Executed in 1978, Frank Stella’s D.Scramble: Ascending Green Values/ Ascending Spectrum is pure visual poetry, a meditative amalgam of spectral colour and tonal progression. At a distance the progression of uniform fields colour have an inherent rhythm, compelling the eye to its centre. The pure opticality of the dazzling surface hums with energy, the spaces between the colours creating a relief for the eye. For Stella, the emblematic concentric squares were a powerful summation of his entire Modernist practice. Stella’s Scramble series mark both the culmination and the reprisal of the artist’s earlier Concentric Square paintings of the decade prior, which featured extreme ranges or nearmonochromatic compositions. In contrast, D.Scramble: Ascending Green Values/ Ascending Spectrum offers a rhythmic progression of alternate bands of colour according to the chromatic spectrum - violet, blue, green, yellow, orange, and red. This pattern is interspersed with a smooth, ascending gradation of green tones. The prismatic array of colours and the graded shades of green create an optical illusion of perspective that draws our eye into the depths of the painting. Reprising and refining the chromatic explorations of the Concentric Squares, the present work represents a return to this controlled system of production at a time when Stella was introducing literal space and the interplay of curvilinear forms into his practice through relief structures that projected out from the wall. Hailed by critic Michael Fried as a trailblazer of Modernism, Frank Stella, along Kenneth Noland and Anthony Caro, took Formalist art to its most pure and logical extreme. In reaction to the emotional gesture of the Abstract Expressionism, Stella strove for formal structure as content, focusing only on the material presence of the artwork and its status as a unique object. Stella’s work opened the door to new aesthetic possibilities of Minimalism, by reducing visual language to the barest of essentials, working with modular forms and mathematical progressions.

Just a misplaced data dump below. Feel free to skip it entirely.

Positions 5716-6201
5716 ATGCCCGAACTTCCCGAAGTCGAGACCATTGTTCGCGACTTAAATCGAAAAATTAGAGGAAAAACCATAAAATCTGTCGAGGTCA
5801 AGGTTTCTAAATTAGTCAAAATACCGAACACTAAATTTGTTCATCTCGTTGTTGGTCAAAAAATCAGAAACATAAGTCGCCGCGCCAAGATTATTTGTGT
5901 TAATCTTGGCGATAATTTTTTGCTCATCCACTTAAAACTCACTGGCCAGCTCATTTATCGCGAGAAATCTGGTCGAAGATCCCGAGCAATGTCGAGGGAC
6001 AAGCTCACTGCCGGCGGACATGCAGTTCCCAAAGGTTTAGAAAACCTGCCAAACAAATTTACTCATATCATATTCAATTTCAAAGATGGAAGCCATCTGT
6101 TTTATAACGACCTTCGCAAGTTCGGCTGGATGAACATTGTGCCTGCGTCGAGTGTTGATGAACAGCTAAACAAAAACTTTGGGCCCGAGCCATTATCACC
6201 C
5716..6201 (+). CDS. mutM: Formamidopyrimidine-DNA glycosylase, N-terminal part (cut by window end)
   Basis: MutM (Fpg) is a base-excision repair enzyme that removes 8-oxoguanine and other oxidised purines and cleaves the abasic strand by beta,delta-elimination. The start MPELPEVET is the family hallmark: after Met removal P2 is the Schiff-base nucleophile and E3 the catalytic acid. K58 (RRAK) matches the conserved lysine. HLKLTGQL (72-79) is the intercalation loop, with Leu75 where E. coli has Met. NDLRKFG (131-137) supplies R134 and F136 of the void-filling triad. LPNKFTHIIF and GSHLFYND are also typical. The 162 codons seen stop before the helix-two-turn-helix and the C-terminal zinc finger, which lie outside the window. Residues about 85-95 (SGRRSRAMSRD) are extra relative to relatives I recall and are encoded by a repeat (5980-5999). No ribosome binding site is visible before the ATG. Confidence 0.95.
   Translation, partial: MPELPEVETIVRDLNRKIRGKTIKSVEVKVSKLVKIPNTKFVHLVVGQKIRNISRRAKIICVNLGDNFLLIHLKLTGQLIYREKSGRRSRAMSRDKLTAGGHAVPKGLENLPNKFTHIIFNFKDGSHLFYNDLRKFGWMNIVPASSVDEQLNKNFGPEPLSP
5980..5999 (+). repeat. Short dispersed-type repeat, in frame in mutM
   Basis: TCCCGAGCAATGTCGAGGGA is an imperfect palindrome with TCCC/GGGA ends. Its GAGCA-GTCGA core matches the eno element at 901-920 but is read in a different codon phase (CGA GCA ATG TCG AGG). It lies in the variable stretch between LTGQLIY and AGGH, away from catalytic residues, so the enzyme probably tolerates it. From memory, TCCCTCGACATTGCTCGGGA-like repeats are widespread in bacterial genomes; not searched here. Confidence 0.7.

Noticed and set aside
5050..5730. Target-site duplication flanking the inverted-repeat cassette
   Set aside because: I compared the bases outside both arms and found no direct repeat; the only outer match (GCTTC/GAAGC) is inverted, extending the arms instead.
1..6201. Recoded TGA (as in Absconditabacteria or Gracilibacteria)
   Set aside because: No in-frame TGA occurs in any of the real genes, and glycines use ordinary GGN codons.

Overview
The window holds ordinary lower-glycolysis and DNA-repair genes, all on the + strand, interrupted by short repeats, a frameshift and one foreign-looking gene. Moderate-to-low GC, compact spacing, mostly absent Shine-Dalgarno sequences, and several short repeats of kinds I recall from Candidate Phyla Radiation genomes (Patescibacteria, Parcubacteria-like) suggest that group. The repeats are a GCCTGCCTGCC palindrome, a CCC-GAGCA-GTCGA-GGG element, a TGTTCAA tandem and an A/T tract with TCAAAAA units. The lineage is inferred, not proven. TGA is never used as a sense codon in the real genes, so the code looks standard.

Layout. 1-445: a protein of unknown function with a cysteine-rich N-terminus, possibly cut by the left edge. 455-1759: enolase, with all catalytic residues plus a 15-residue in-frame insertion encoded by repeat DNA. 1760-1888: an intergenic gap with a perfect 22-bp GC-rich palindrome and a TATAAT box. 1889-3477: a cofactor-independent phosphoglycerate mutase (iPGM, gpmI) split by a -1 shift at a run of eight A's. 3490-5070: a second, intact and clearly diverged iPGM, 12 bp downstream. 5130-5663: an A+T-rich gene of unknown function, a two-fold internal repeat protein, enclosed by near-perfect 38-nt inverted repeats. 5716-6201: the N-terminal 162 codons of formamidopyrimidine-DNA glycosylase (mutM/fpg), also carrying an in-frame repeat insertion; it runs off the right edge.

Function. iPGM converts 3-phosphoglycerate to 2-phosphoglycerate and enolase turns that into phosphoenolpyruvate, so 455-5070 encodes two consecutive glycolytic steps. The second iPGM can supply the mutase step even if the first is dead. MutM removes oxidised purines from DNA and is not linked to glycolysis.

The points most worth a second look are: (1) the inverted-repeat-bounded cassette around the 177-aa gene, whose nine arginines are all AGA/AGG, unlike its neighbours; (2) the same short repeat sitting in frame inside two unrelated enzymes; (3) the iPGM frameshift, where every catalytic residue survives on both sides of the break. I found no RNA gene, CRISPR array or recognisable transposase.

Reflecting Greenberg and Fried’s delight in pure painting that is defined by flat fields of colour, Stella used the pure, unmixed commercial alkyd paints that he felt expressed perfectly the intentions of his work, creating pictorial structures which allow optical, rather than physical, colour combinations. Through the use of colour and line alone, Stella’s concentric squares introduce a strange vertiginous sensation in the viewer through the powerful rhythm of stripes – resemble a tunnel, drawing us into the work, making it almost sculptural and defying the two-dimensional limitations of the canvas. The bands of paint are regulated by the width of the paintbrush and the slightly coarse edges reveal the evidence of the painting’s construction; his precision can be seen in the remnants of graphite sketching, yet his application of paint is much looser, bleeding out past the outlined areas.